The History of the 4th of July

 In College Life

In 1776, on July 4, thirteen colonies first claimed independence from England. This historical event4th of July led to the formation of the United States of America. These days, Americans celebrate the 4th of July each year. This is now known as Independence Day. In that summer of 1776, when the 13 colonies convened in Philadelphia, the conflict between Great Britain and colonies was already a year old.

The colony representative had gathered earlier in the summer to work out the details of the declaration of independence from the British.  In the Pennsylvania State House on June 7, Richard Henry Lee from Virginia presented a resolution that stated:

“Resolved: That these United Colonies are, and of right ought to be, free and independent States, that they are absolved from all allegiance to the British Crown, and that all political connection between them and the State of Great Britain is, and ought to be, totally dissolved.”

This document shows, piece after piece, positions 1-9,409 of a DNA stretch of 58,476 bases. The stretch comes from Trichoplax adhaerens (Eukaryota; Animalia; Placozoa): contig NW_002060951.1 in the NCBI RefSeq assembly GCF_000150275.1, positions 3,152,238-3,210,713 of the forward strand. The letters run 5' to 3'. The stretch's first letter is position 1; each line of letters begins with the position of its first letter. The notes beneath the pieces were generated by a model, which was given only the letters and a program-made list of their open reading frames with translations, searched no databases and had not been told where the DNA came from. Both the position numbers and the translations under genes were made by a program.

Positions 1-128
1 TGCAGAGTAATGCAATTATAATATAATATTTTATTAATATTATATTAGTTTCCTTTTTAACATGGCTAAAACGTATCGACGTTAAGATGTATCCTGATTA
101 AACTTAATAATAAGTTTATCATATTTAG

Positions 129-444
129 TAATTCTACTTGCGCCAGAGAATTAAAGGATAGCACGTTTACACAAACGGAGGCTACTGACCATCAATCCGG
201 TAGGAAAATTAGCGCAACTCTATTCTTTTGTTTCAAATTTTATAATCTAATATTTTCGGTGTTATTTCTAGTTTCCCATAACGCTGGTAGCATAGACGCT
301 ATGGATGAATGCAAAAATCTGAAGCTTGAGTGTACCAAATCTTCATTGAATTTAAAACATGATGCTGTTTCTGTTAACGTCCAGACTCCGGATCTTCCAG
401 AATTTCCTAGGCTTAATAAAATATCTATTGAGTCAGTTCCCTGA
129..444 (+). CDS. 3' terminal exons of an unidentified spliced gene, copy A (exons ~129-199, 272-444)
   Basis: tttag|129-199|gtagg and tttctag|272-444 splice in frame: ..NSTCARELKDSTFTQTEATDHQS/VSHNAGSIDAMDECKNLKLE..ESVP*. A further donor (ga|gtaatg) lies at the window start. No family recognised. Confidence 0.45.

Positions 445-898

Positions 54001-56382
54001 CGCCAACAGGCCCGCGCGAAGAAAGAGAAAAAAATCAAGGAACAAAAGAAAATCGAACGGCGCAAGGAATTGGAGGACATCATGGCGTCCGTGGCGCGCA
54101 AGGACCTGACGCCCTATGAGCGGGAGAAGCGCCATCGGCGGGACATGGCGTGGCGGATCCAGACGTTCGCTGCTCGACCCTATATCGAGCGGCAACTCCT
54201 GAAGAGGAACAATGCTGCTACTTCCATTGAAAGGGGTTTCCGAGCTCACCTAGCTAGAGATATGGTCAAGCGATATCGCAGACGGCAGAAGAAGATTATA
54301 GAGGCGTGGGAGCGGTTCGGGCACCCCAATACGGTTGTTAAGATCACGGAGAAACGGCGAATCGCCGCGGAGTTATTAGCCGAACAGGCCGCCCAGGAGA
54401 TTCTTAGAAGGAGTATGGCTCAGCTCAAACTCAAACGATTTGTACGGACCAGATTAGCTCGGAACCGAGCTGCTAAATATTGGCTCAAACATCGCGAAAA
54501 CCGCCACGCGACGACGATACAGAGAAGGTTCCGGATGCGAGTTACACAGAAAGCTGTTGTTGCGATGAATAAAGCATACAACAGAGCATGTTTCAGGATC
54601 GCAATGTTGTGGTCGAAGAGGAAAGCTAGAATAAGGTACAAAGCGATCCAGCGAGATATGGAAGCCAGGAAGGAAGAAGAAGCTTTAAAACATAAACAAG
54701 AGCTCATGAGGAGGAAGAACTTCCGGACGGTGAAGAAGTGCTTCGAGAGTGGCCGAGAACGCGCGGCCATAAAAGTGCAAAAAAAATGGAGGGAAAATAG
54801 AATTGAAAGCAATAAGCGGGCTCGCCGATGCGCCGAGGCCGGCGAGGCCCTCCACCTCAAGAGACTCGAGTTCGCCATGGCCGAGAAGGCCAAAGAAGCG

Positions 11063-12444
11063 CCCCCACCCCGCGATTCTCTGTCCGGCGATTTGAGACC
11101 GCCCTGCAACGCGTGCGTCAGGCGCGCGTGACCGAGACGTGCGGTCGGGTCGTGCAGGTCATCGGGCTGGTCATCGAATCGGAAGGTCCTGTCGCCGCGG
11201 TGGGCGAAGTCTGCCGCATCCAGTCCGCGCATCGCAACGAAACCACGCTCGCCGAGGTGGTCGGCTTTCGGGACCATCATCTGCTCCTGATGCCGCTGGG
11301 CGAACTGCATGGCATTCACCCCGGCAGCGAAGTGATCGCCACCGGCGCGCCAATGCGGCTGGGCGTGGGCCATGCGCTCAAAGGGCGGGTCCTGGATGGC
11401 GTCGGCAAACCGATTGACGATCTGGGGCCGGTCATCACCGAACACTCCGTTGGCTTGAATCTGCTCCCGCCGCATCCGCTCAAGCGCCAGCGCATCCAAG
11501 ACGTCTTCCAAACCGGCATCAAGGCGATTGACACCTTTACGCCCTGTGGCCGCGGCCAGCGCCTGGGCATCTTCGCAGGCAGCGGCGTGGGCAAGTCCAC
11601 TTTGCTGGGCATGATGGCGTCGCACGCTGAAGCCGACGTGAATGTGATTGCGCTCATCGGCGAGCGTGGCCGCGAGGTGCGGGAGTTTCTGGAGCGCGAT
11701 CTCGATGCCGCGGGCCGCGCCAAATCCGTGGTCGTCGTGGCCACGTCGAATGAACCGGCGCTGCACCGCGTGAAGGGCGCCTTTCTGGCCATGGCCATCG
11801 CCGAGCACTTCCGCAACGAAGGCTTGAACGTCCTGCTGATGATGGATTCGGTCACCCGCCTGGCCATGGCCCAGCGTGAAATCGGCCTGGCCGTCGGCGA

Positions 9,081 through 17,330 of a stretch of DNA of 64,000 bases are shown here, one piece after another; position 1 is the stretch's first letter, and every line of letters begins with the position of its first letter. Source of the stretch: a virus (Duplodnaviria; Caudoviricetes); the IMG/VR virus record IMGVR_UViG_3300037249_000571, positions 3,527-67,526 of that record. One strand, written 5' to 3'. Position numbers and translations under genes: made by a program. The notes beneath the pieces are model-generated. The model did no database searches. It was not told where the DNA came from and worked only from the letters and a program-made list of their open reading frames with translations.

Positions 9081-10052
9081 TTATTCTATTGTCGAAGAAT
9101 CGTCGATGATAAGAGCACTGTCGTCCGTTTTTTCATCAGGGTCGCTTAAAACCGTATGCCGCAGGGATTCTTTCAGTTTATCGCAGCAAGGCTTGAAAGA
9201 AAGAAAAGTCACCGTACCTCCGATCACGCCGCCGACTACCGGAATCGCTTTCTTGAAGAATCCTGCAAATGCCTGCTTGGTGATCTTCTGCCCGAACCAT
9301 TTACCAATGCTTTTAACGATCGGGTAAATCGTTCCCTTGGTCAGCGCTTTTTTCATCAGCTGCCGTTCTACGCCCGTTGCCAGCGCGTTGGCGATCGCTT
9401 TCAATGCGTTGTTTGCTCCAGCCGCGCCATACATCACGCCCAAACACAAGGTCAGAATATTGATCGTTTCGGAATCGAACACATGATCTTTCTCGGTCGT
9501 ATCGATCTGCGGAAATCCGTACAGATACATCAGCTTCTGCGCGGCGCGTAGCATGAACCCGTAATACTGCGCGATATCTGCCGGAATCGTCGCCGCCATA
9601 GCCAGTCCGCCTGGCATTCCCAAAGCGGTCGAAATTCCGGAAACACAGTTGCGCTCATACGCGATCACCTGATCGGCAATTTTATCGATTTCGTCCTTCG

These words were the motivation for drafting the Declaration of Independence, although it was not followed upon immediately. The resolution consideration was postponed by a vote of 7 against 5 colonies, with New York abstaining.  A Committee of Five was given permission to write a statement draft which was going to present the case for independence to the world. Committee members included Connecticut’s Roger Sherman, Massachusetts’ John Adams, Pennsylvania’s Benjamin Franklin, New York’s Robert R Livingston, and Virginia’s Thomas Jefferson. Jefferson had the task of the drafting the final document.

In 1776 on the 1st of July, the Continental Congress reconvened with the Independence resolution being adopted by twelve of the thirteen colonies, again with New York not voting. The Declaration of Independence discussions ended with a few minor changes. The declaration with these revisions was officially on July 4, 1776. The Declaration of Independence was signed by John Hancock on that day.

The original copy of the Declaration of Independence is now housed in the Washington DC National Archives. July 4 became a national holiday to honor the day America declared its independence.

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